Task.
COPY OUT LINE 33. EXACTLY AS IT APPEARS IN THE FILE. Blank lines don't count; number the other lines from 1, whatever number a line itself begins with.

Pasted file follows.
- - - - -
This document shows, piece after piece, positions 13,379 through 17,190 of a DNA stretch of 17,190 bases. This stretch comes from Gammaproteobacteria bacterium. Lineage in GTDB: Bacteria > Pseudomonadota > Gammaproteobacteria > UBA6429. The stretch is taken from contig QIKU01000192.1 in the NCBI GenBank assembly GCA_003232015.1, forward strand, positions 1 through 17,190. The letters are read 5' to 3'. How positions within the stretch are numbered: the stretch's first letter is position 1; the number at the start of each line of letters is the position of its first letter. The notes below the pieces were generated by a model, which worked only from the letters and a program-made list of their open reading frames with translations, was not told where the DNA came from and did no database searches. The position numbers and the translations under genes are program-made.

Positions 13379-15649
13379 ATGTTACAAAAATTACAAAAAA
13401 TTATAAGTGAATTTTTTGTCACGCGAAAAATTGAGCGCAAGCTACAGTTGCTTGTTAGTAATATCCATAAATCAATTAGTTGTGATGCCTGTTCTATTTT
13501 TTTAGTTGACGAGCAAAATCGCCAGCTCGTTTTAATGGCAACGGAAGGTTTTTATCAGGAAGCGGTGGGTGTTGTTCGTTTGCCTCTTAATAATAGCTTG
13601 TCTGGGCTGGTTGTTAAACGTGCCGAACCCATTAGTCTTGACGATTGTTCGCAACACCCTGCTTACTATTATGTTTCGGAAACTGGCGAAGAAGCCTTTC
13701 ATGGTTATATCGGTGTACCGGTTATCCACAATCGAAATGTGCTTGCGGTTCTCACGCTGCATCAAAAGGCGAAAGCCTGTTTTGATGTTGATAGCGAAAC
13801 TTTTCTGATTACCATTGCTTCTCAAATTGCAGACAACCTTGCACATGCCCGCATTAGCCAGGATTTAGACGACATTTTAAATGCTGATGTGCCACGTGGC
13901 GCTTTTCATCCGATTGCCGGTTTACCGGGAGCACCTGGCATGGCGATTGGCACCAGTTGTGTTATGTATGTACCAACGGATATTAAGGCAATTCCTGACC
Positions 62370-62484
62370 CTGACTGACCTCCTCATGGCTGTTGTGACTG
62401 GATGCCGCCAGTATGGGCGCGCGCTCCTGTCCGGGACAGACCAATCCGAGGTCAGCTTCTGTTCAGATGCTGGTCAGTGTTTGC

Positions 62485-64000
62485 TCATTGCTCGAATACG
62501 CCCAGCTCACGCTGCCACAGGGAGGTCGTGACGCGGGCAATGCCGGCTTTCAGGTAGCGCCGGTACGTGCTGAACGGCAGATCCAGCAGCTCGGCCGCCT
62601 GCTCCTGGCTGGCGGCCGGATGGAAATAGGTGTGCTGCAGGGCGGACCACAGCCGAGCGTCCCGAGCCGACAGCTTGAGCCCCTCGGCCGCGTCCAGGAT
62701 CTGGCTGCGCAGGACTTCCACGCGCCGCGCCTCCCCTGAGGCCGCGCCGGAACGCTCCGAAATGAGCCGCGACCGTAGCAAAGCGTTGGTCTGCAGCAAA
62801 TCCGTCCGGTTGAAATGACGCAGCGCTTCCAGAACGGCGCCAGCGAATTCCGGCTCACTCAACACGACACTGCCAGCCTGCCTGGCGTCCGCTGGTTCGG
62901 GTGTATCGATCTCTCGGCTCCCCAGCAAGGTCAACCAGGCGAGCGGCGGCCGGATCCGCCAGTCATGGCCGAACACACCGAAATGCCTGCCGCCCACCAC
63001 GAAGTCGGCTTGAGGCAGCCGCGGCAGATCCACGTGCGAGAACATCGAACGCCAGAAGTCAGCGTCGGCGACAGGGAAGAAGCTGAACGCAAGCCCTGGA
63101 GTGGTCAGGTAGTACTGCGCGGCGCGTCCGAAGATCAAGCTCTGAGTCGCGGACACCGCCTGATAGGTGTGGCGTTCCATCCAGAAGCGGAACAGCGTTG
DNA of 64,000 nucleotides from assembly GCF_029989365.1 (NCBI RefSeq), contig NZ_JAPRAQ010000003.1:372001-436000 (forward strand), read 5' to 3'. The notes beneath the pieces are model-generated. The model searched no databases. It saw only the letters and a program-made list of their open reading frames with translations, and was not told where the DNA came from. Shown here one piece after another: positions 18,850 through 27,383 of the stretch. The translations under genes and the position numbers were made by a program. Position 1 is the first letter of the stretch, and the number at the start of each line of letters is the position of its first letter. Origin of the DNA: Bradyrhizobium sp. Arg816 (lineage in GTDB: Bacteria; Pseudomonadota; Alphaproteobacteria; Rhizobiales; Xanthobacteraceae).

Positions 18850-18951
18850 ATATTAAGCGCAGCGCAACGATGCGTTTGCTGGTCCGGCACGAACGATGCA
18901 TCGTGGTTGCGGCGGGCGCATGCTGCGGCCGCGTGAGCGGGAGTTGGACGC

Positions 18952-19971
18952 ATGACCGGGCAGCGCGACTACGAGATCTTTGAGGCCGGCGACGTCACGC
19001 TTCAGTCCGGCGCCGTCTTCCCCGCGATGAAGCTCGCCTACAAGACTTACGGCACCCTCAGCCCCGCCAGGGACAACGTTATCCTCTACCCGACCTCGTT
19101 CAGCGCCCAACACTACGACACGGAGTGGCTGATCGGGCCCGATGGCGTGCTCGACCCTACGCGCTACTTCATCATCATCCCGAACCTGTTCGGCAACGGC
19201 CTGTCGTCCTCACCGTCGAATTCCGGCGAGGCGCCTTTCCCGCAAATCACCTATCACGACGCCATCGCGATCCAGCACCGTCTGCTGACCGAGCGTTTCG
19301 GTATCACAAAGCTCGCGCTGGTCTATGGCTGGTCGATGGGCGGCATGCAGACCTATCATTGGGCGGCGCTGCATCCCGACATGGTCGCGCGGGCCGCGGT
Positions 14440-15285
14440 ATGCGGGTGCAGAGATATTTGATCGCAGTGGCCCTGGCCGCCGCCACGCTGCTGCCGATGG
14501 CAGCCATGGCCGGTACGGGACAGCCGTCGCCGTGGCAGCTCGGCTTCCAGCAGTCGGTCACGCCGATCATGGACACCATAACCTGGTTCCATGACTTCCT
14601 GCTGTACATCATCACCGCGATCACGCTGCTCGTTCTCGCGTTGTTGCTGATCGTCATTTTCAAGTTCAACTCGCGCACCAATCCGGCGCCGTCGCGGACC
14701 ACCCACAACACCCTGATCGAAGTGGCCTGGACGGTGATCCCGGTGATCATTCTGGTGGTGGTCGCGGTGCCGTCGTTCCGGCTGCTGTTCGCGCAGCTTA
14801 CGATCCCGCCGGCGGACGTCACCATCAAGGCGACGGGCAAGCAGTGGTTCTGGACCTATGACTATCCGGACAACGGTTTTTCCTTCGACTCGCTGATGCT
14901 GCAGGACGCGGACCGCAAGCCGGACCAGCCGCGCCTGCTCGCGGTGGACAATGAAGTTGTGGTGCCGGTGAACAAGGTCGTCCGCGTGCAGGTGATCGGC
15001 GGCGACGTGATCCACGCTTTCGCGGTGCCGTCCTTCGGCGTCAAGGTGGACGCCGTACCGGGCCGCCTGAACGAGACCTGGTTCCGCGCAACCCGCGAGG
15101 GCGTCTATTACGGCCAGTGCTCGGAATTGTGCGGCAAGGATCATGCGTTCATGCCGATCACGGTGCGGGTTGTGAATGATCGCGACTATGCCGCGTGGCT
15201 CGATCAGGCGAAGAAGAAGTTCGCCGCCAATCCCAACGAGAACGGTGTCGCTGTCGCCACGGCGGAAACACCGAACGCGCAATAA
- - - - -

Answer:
14440 ATGCGGGTGCAGAGATATTTGATCGCAGTGGCCCTGGCCGCCGCCACGCTGCTGCCGATGG